What are "the Little Foxes" in Song of Solomon 2:15?
- Dr. Roger Barrier Preach It, Teach It
- 2017 13 Jul
Editor's Note: Pastor Roger Barrier's "Ask Roger" column regularly appears at Preach It, Teach It. Every week at Crosswalk, Dr. Barrier puts nearly 40 years of experience in the pastorate to work answering questions of doctrine or practice for laypeople, or giving advice on church leadership issues. Email him your questions at [email protected].
Our Bible study group was studying the Song of Solomon and came across Song of Solomon 2:15: "Catch for us the foxes, the little foxes that ruin the vineyards." Could you please explain what this means?
The context of this verse is the poetic picture of sexual love in marriage composed by Solomon's fiancé as she looks forward to her upcoming wedding with King Solomon.
She knows that there are things which can spoil their relationship. These little foxes can destroy their marriage.
In the same way, little foxes can sneak in and spoil our Christian lives. We'll look at the verse of this perspective.
Foxes That Spoil the Vineyard
Little foxes need little exposition. I won't take time to elaborate because they are really self-explanatory.
Besides, I want to focus shortly on the biggest little fox.
Look carefully! Some of these little foxes may be in your vineyard.
●Quarreling with other Christians (First Corinthians 3:1-3)
●Pride (Proverb 16:18)
●Simmering bitterness (Ephesians 5:21)
●Sexual immorality (Colossians 3:5)
●Materialism (Colossians 3:5)
●Prayerlessness (James 4:2)
●Filthy language (Colossians 3:8)
●Envy (Galatians 5:21)
●Drunkenness and drugs (Galatians 5:21)
Worldliness is the biggest little fox.
How bizarre would it be after the pastor pronounces, "husband and wife" at a wedding ceremony for the groom to take the maid of honor by the arm and walk her back down the aisle and out the door!
Unfortunately, Christians this all the time. We are married to Jesus Christ (Revelation 19:7). Yet, we leave Jesus at the altar and walk down the aisle arm in arm with worldliness!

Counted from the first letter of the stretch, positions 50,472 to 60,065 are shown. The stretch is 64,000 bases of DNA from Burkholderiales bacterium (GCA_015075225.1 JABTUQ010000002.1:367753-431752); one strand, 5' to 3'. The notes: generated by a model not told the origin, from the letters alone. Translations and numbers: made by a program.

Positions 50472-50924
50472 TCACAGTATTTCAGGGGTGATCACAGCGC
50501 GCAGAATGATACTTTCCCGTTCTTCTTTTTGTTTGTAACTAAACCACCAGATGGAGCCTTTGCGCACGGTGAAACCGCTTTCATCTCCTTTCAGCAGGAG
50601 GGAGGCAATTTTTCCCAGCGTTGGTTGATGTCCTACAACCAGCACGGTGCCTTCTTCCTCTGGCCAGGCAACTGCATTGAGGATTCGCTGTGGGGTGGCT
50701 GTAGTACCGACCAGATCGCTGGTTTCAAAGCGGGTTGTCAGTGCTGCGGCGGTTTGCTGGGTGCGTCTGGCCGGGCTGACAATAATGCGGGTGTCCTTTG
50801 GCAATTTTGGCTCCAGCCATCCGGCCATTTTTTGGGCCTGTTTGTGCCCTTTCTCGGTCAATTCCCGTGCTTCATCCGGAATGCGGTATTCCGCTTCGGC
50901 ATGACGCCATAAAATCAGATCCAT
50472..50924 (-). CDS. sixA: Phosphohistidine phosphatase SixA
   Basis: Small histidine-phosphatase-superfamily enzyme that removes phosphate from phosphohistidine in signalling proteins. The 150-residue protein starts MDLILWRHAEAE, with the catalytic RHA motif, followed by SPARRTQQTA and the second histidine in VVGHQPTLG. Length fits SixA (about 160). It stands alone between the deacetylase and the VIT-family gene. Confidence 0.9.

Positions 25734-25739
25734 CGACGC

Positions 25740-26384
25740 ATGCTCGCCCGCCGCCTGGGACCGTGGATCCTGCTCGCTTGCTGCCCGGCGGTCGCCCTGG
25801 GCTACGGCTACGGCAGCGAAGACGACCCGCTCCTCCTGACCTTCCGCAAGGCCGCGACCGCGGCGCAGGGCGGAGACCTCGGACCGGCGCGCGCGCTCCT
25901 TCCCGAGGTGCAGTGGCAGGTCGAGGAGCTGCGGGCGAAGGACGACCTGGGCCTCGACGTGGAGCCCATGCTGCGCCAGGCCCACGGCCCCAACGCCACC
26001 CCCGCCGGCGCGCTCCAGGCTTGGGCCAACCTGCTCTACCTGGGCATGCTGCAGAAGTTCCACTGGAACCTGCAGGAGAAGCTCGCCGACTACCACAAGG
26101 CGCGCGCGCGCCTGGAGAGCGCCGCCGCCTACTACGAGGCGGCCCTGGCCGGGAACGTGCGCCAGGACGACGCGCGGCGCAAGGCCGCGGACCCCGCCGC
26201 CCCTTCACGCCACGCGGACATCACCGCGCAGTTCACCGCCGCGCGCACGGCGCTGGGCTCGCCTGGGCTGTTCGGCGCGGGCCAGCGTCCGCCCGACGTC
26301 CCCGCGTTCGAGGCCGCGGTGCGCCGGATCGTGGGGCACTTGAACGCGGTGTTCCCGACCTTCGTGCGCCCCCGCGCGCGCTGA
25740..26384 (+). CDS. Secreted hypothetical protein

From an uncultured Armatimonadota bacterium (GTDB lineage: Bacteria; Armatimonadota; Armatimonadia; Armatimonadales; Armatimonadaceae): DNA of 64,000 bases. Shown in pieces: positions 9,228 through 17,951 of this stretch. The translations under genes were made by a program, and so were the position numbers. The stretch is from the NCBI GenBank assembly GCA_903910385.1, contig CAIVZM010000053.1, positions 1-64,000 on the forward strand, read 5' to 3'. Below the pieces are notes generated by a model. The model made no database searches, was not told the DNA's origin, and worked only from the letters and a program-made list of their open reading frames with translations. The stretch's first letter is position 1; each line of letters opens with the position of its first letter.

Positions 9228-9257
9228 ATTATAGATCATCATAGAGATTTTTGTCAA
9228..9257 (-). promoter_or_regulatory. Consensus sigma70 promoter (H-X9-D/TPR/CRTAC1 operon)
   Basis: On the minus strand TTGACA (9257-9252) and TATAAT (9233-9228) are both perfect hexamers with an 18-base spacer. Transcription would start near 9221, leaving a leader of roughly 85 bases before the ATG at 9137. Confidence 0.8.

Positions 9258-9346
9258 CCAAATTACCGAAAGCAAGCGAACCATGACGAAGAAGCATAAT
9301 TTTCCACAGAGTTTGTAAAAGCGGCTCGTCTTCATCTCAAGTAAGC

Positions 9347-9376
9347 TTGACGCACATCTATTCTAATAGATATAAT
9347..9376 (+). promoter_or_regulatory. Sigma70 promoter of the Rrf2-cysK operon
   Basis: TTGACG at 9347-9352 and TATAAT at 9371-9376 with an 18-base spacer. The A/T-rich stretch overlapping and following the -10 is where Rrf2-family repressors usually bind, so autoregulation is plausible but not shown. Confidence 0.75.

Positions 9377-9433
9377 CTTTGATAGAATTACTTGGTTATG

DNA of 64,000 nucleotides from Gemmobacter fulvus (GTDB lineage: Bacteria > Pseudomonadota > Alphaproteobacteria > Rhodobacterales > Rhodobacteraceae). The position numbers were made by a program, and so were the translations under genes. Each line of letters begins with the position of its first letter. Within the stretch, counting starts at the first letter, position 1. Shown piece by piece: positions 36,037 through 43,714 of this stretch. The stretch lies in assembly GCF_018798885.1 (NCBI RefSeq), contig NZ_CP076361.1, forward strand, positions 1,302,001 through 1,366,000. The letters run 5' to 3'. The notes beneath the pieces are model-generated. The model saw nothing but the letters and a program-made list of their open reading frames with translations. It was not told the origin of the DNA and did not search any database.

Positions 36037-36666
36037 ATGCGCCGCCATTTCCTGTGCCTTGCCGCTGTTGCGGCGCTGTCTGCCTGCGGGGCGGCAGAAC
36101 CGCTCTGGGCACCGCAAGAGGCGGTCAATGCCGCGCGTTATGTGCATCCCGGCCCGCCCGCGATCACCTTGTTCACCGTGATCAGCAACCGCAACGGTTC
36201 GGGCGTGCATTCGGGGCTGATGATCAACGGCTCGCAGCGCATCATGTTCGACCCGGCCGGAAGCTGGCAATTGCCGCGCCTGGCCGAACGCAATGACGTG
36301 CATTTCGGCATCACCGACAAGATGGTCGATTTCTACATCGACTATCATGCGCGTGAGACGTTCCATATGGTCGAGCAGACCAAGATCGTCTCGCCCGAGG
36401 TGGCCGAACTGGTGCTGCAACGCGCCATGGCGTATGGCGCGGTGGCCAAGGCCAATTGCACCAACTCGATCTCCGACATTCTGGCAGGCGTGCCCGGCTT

"You adulterous people don’t you know that friendship with the world means enmity against God? Therefore, anyone who chooses to be a friend of the world becomes an enemy of God." (James 4:4)
The word, "enmity" means that worldly Christians are at war with God. What an awful position in which to be!
Demas: The Preeminent Picture of Increasing Worldliness
Three times Demas is mentioned in the New Testament. We see here three points on a graph which reveal his downward spiral into materialism.
Point One: Demas was Paul's close companion and fellow worker. There are few greater honors than that!
"Epaphras, my fellow prisoner in Christ Jesus, sends you greetings. And so do Mark, Aristarchus, Demas and Luke, my fellow workers." (Philemon 23-24)
Point Two: Unfortunately, Demas was sliding away. In verses 7 to 13, Paul gave thanks for six fellow workers who had done great things for Christ. Unfortunately, Paul has no word of commendation for Demas: "Our dear friend Luke, the doctor, and Demas send greetings." (Colossians 4:7-14)
Is it any accident that in a context of eight Christian laborers, seven are pointed out for some good work, and one is passed over in silence?
Point Three: The final portrait of Demas is relayed in 2 Timothy 4:10:
"Do your best to come to me quickly, for Demas, because he loved this world, has deserted me and has gone to Thessalonica."
"Demas, my fellow worker; Demas; Demas has deserted me!"
Three points on a curve enable us to plot the downward journey of a man who started with Jesus Christ, and ended up with the world!
Many Christians find it easy to love this present age. We make fine beginnings and some comfortable corner of this present age invites us and we nestle down in worldliness.
If I should accuse some of us of being Judas, we would be indignant. We would never deliberately sell anyone out.
But Demas, how many of us have been that?
How to Drive Out the Foxes
I’m listing below a number of things we can do to help us conquer worldliness. Don’t try to do them all at once. Just pick two or three and when you’ve conquered those pick a couple or three more.